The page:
Mudd’s (Studies in the Reign of Constantius II, 1989) laudatory biography aims to set the story straight on Livia Drusilla, Rome’s much-celebrated but historically reviled first empress.
For years following her death in A.D. 29, the devoted wife of Roman Emperor Augustus was revered as a subtly powerful, politically cunning arbiter of motherhood and feminism. At a time when women were predominantly uneducated homemakers and mothers, young, ambitious Livia demanded an education and later instilled that drive in her descendants, who included emperors Tiberius, Claudius, Caligula and Nero. But thanks to various historical accounts that portray Livia as domineering and conniving, particularly regarding the suspicious deaths of individuals posing a threat to her son Tiberius’ reign, Livia is mostly remembered for her supposed malignance. Perhaps chiefly responsible for her infamy today is Robert Graves’ novel I, Claudius (1934), which depicts Livia as a devious, power-hungry matriarch seemingly responsible for every act of malevolence surrounding Tiberius’ ascendancy. After taking issue with what she considers to be Graves’ inaccurate account, Mudd revisited whatever historical sources she could find to reveal the “inescapable discovery…that Livia could not have committed the crimes of which she has stood accused for two millennia.” While Mudd indeed delves deep to make her assertions, she doesn’t do so until nearly halfway through the book. The opening establishes historical context, often with a stream of commas: “His brilliant military strategies had won Octavian’s wars, against Sextus Pompeius, in Illyria, at Actium, and in Alexandria.” These painfully dry sections struggle to cement her thesis; readers might all but forget it until nearly 100 pages in. Frequent digressions, such as discrepancies related to the birthdate of Livia’s second son, further detract from the book’s intentions. But though the beginning suffers from disorganization, Mudd’s objective finally takes shape when she devotes an entire chapter to Livia’s significance as “an active and influential civil servant, the symbol of a new system of government, and eventually a divinity.” Another chapter breaks down each baleful act history credits to her and makes thoughtful suppositions as to why Livia is exempt of them all. In a particularly passionate chapter, “Explaining the Sinister Tradition,” Mudd addresses the widespread misconceptions surrounding Livia’s life, clarifying the credibility of available sources. With each chapter, Mudd’s earnestness snowballs, generating a sense of energy that should spark new interest in an old tale.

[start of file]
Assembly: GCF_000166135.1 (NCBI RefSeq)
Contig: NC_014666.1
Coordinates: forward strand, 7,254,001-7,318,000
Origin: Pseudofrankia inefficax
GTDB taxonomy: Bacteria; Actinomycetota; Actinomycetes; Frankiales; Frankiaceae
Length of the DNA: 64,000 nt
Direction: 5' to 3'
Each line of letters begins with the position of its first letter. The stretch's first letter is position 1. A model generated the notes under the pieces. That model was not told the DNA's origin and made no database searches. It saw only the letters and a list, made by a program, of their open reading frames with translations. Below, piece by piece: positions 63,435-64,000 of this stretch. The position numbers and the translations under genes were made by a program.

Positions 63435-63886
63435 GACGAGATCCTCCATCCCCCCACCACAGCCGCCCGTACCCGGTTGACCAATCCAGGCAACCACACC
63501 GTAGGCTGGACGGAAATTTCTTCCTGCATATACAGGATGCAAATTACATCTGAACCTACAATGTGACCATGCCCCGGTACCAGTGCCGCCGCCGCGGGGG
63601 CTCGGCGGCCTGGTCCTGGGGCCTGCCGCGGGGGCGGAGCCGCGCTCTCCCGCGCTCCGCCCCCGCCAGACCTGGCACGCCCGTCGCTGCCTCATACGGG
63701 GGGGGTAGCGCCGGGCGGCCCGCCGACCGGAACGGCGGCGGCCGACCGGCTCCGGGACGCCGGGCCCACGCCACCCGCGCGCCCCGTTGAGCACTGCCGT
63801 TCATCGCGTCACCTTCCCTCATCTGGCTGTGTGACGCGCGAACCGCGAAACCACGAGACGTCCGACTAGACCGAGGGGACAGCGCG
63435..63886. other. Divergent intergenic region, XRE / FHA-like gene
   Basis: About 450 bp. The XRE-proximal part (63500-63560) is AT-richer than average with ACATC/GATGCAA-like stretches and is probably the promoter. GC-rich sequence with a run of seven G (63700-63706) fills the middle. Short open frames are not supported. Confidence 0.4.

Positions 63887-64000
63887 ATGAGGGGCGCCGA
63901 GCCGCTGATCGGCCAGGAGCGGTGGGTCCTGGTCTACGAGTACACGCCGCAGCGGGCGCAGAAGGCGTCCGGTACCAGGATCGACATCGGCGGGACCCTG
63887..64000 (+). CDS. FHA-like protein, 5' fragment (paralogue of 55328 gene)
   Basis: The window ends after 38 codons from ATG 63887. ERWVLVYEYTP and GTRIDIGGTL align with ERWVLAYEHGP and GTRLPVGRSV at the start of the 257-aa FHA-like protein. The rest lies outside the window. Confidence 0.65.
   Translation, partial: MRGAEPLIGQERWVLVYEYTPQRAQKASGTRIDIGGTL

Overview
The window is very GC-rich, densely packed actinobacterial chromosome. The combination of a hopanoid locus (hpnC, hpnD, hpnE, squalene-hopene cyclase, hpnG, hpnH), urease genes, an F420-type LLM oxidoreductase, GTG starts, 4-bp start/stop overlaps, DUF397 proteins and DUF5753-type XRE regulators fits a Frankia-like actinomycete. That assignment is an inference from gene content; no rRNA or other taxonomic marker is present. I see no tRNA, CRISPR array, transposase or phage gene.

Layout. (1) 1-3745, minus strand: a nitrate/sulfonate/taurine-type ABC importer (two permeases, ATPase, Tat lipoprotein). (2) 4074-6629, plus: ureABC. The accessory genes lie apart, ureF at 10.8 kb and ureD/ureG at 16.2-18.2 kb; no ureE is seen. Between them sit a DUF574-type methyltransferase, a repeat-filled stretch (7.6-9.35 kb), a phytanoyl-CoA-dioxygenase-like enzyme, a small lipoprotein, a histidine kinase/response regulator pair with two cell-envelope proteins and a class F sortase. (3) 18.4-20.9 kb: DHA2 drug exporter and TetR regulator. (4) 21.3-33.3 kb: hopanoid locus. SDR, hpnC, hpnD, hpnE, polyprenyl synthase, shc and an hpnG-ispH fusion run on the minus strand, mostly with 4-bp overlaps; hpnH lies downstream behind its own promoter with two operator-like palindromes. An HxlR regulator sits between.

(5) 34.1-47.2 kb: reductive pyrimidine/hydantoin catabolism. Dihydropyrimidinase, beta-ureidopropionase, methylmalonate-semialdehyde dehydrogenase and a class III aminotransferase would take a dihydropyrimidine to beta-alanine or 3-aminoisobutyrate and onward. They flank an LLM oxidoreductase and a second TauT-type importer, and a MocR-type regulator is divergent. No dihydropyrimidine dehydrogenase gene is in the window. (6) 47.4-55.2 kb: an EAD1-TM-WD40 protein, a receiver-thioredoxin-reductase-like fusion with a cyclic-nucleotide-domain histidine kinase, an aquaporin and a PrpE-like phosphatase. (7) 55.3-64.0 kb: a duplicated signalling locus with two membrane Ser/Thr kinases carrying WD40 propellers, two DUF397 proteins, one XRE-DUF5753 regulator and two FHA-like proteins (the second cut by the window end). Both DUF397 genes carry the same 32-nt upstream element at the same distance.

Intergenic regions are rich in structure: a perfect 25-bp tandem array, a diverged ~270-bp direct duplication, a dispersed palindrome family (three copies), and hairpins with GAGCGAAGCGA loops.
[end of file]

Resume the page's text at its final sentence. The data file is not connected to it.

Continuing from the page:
A corrective biography that starts off slow but eventually rights its wrongs.